Resisting the Formation of an Independent Franchisee Association
Independent franchisee associations vary in quality from system to system. Where they are successful and their establishment does not result in all out warfare that tends to make reconciliation unlikely, the system usually performs better for the franchisees. In most of those systems the performance of the franchisor is also healthy in the sense of long term health. The franchisor’s short term profit maximization ambitions, however, are aborted when an independent franchisee association gets going and is effectively supported and competently led/administered.
The most obvious immediate point of impact is the supply chain. The franchisor’s revenue stream from designated vendors from whom the franchisees must purchase tends to diminish, as the franchisees move to obtain competitive multi source purchasing arrangements.
To the franchisor that has been enjoying the extra cash, that is a big issue. It seems like giving money away. Giving money away today in the hope of some future undefined benefit is often difficult, to put it mildly. There are obvious other issues as well, but this is just about always number one on the hit parade. If the franchisor is considering an IPO or is controlled by a large investment banking company that is looking to flip the control through an IPO, resisting the establishment of an organization hell bent on short term revenue diminution is not a hard decision to make. In fact it is just about a slam dunk what the decision will be. Even without the prospect of a near term IPO the decision is usually very predictable.
Among the long term healthy systems with effective franchisee associations you will find Popeye’s Chicken, Burger King, KFC. Among the marginal franchise systems where the establishment of an effective franchisee association has been thwarted you will find Quiznos, ColdStone Creamery and others whose reputations have become rather notorious on Blue MauMau.
Other than the extraordinary franchisee associations like the successful ones I mentioned, the normal impetus for the establishment of an independent franchisee association is to enable mass litigation/arbitration against the franchisor. It is never said in that way. It is always stated as an effort to “improve things”, to make the franchise relationship a “win win” situation. That is largely franchisee association theater. Subliminally the hope is that a sufficiently angry large group of people can experience so much frustration that they will finance large litigation/arbitration or enable some form of class action case. In the mind of the lawyer representing the franchisees, this situation will probably not reconcile amicably, and the franchisees need to become conditioned to accept ultimate confrontation as the way to success. All too often franchisor management ego plays right into the hands of that scenario. Often that is how it eventuates if the association does survive its infancy.
There are some sissy lawyers who really believe they can talk a franchisor out of revenue streams. They are few, far between and delusional. A ridiculous organization that called itself the AAFD pushed something called fair franchising standards, a California touchy feely notion of Pollyanna nonsense that no one ever took seriously. After giving Franchisor of the Year awards to a couple of scoundrels in exchange for some cash, it seems to have collapsed.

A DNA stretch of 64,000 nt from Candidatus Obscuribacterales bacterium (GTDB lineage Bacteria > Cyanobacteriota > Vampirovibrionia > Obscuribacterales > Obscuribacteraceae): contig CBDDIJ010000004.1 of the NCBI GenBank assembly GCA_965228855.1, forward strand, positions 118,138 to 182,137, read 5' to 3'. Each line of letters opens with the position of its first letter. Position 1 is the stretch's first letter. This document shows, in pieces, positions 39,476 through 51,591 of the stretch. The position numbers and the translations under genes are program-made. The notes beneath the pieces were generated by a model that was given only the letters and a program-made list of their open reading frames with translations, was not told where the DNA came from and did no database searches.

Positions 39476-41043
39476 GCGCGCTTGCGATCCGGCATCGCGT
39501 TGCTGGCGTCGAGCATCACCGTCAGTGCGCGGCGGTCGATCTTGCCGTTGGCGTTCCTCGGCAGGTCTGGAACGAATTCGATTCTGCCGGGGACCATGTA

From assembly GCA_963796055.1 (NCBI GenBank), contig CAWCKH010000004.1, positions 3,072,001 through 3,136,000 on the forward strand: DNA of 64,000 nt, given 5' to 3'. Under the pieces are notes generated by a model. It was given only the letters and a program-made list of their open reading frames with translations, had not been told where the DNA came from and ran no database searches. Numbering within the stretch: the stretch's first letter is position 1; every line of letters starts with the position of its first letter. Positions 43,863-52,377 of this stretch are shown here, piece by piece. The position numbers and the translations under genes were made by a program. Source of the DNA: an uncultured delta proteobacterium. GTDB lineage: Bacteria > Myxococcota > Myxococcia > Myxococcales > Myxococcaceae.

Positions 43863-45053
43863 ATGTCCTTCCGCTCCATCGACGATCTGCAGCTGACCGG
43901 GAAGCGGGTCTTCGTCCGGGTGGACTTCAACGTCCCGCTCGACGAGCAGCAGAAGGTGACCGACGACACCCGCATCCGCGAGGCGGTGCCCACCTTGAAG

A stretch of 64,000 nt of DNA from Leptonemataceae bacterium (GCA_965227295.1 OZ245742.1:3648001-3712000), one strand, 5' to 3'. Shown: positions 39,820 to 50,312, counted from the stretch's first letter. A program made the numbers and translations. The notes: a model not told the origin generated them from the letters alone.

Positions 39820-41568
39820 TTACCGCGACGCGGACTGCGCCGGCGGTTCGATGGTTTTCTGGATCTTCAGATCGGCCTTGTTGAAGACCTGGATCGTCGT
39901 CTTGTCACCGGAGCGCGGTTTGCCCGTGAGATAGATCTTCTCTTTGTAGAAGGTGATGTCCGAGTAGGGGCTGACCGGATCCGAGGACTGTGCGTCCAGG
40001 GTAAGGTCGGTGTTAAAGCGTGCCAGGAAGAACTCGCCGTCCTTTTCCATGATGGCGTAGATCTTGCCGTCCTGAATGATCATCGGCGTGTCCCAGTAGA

As you can see, this is not going to be a politically correct article. This is a discussion of probable realities depending upon how the events are dealt with.
Independent franchisee associations are somewhat of a specialty of mine. More often than not I am called by groups of franchisees who would like to start a franchisee association to deal with perceived abuses they claim their franchisor is imposing on them. On the other side, I am called by a franchisor that feels upset that their franchisees seem to want to change the system of brand governance – they don’t like how things are being done and they want to run the asylum. The two different sides are really different perspectives on the same questions and issues, but somehow things have gotten “out of hand” and there is now contention.
I have published numerous articles on my web sites about tough franchisors, predatory franchisors and how to deal with them by establishing militant independent franchisee associations. This is my first article on how to deal with the same phenomenon on behalf of a beleaguered franchisor.
There are three kinds of franchisors in this context. There is the franchisor that is openly predatory and is not in the slightest interested in anyone else’s views on what is being done or how it is being done. What the franchisees consider to be abusive and predatory, this kind of franchisor characterizes as being an example of short term profit maximization. On the other extreme is the franchisor that believes its franchisees are given every advantage that they are entitled to and that there is no predation or abuse whatsoever. What is done is permitted by the franchise agreement; is accurately disclosed in the FDD materials; and is carefully watched by the franchisor to assure that the practices are not preventing franchisee profitability. In the middle is the franchisor that is aggressive and can be seen to be insensitive and uncaring, but believes itself not to be abusive or predatory and really is not interested in being told how to run its company by a group of its licensees.
To be sure, one may come up with other categories, but this is just for the purpose of illustrating the point of this article. The point is that in each and every variable the common thread is opposition to the formation of independent franchisee associations. Frustrating them is a specialty in itself, and is not work for sissies.